• Saturn spins on its axis very fast. A day on Saturn is 10 hours and 14 minutes.

  • The Ringed Planet is so far away from the Sun that it receives much less sunlight than we do here on Earth. Yes, the Sun looks smaller from there.
  • The day Saturday was named after Saturn.
  • Saturn has 62 confirmed moons of which 9 are waiting to be officially named


The Ringed Planet

Saturn was the most distant of the five planets known to the ancients. In 1610, Italian astronomer Galileo Galilei was the first to gaze at Saturn through a telescope. To his surprise, he saw a pair of objects on either side of the planet. He sketched them as separate spheres and wrote that Saturn appeared to be triple-bodied. In 1659, Dutch astronomer Christiaan Huygens, using a more powerful telescope than Galileo's, proposed that Saturn was surrounded by a thin, flat ring.

In 1675, Italian-born astronomer Jean-Dominique Cassini discovered a "division" between what are now called the A and B rings. It is now known that the gravitational influence of Saturn's moon Mimas is responsible for the Cassini Division, which is 3,000 miles (4,800 kilometers) wide.

Like Jupiter, Saturn is made mostly of hydrogen and helium. Its volume is 755 times greater than that of Earth. Winds in the upper atmosphere reach 1,600 feet (500 meters) per second in the equatorial region. (In contrast, the strongest hurricane-force winds on Earth top out at about 360 feet, or 110 meters, per second.) These superfast winds, combined with heat rising from within the planet's interior, cause the yellow and gold bands visible in the atmosphere.

Saturn's ring system is the most extensive and complex in the solar system, extending hundreds of thousands of kilometers from the planet. In the early 1980s, NASA's two Voyager spacecraft revealed that Saturn's rings are made mostly of water ice. They also found "braided" rings, ringlets, and "spokes," dark features in the rings that circle the planet at different rates from that of the surrounding ring material. Material in the rings ranges in size from a few micrometers to several tens of meters. Two of Saturn's small moons orbit within gaps in the main rings.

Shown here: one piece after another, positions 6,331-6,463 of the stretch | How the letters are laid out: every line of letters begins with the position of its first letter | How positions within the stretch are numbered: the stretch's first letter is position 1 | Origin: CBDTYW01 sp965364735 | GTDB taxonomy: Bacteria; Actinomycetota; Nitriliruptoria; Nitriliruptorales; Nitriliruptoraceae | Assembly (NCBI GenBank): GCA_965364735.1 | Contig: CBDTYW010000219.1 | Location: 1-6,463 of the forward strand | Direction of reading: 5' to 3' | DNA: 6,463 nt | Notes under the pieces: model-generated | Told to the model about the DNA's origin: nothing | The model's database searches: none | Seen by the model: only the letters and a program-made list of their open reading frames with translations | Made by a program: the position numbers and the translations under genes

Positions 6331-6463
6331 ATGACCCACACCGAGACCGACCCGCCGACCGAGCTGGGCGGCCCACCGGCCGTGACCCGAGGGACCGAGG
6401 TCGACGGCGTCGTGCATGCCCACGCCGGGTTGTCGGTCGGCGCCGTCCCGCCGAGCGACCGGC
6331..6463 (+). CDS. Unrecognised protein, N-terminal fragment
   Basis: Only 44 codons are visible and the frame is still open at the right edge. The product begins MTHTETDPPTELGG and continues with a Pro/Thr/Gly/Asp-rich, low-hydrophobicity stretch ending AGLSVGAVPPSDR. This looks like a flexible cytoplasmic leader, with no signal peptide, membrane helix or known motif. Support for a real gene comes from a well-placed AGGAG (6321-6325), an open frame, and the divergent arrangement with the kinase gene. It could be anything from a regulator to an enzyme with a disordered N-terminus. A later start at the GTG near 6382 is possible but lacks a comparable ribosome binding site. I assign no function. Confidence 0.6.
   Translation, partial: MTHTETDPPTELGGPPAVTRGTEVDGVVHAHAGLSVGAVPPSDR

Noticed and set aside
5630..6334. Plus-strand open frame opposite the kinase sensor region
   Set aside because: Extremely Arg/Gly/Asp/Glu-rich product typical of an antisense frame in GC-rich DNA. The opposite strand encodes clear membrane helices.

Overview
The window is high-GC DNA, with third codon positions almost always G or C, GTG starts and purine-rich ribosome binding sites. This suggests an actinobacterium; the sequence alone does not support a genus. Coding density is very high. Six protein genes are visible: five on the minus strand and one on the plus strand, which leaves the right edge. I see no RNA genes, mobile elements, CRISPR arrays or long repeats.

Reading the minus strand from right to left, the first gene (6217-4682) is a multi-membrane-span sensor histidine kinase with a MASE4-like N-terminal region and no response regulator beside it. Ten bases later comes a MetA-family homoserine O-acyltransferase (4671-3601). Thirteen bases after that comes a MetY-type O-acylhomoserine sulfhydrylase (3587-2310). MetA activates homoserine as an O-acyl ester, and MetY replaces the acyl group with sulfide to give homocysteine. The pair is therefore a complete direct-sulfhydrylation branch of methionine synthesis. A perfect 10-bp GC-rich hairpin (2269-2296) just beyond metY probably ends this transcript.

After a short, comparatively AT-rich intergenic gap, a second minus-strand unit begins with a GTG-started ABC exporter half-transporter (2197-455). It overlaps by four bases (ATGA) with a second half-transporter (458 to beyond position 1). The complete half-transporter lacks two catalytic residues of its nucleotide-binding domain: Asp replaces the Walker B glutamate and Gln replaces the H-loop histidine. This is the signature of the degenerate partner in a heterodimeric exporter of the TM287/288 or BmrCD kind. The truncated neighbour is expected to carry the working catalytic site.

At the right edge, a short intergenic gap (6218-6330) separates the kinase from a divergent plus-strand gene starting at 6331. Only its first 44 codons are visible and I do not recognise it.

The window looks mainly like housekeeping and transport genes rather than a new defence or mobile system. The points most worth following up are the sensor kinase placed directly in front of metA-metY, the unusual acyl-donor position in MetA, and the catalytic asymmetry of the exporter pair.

Many Moons

Saturn has 62 known natural satellites, or moons, and there are probably many more waiting to be discovered. Saturn's largest satellite, Titan, is a bit bigger than the planet Mercury. (Titan is the second-largest moon in the solar system; only Jupiter's moon Ganymede is bigger.) Titan is shrouded in a thick, nitrogen-rich atmosphere that might be similar to what Earth's was like long ago. Further study of this moon promises to reveal much about planetary formation and, perhaps, about the early days of Earth. Saturn also has many smaller "icy" satellites. From Enceladus, which shows evidence of recent (and ongoing) surface changes, to Iapetus, with one hemisphere darker than asphalt and the other as bright as snow, each of Saturn's satellites is unique.

Though Saturn's magnetic field is not as huge as Jupiter's, it is still 578 times as powerful as Earth's. Saturn, the rings, and many of the satellites lie totally within Saturn's enormous magnetosphere, the region of space in which the behavior of electrically charged particles is influenced more by Saturn's magnetic field than by the solar wind. Hubble Space Telescope images show that Saturn's polar regions have aurorae similar to Earth's. Aurorae occur when charged particles spiral into a planet's atmosphere along magnetic field lines.